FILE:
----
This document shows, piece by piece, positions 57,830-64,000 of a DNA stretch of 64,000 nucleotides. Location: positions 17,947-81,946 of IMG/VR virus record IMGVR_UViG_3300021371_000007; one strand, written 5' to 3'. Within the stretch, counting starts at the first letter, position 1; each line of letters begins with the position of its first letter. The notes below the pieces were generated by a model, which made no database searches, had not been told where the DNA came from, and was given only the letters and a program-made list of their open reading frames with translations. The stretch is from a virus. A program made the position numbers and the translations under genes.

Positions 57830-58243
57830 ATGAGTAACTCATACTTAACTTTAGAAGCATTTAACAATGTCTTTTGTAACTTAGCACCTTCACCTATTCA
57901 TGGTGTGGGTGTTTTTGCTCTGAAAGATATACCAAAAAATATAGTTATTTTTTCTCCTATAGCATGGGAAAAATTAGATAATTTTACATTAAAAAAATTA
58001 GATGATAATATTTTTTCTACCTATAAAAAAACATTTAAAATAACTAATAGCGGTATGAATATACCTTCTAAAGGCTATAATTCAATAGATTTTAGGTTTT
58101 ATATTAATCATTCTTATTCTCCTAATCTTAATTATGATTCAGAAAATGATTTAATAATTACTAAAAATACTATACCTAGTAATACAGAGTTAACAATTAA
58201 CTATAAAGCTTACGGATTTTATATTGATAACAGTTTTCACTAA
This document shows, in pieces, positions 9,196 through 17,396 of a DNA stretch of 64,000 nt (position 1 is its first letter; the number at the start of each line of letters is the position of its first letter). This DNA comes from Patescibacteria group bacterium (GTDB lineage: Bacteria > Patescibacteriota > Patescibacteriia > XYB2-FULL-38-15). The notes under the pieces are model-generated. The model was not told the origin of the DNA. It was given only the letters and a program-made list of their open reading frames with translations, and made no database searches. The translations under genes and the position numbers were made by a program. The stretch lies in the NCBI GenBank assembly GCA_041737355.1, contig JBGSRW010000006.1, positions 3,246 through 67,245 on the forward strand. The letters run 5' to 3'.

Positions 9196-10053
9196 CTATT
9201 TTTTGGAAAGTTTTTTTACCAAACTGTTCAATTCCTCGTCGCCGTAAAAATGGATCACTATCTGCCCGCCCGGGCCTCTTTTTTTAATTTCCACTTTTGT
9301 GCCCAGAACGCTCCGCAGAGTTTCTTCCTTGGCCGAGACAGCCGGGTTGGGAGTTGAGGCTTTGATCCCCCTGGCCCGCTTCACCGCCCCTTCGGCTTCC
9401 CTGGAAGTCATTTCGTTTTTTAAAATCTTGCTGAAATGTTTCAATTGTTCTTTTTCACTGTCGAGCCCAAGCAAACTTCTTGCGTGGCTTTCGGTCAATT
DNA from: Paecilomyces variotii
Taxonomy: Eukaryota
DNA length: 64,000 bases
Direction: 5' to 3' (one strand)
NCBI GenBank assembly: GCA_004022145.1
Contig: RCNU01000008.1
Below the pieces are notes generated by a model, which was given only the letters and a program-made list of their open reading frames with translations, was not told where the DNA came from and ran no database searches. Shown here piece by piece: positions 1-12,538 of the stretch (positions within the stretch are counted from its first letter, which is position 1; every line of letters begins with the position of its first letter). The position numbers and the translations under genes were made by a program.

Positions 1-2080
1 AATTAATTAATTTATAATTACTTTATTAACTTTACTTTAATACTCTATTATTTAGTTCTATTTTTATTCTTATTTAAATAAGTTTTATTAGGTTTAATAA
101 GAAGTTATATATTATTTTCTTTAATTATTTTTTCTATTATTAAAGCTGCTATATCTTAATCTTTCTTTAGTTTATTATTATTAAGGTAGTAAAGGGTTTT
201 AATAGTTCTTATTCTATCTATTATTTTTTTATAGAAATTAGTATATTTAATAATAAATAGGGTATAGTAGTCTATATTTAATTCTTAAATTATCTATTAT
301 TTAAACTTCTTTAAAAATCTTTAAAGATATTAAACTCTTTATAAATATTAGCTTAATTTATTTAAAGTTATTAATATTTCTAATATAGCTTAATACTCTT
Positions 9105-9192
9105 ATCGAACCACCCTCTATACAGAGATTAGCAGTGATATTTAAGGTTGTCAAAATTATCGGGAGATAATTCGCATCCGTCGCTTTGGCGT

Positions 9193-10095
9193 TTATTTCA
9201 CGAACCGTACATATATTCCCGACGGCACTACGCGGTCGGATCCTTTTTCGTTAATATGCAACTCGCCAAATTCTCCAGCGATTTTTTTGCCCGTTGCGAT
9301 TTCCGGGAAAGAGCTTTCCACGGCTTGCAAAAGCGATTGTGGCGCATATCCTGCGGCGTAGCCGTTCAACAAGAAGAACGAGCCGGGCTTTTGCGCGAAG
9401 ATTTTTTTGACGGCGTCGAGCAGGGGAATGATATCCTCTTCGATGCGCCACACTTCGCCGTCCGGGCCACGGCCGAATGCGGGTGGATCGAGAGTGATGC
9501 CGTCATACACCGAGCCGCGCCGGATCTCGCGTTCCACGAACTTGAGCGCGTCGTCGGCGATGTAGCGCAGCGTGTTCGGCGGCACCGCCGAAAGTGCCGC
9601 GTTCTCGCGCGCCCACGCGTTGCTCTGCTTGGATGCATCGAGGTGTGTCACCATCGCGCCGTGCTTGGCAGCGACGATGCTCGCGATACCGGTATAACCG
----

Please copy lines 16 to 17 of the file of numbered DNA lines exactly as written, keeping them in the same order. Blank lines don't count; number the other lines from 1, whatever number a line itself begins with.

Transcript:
DNA length: 64,000 bases
Direction: 5' to 3' (one strand)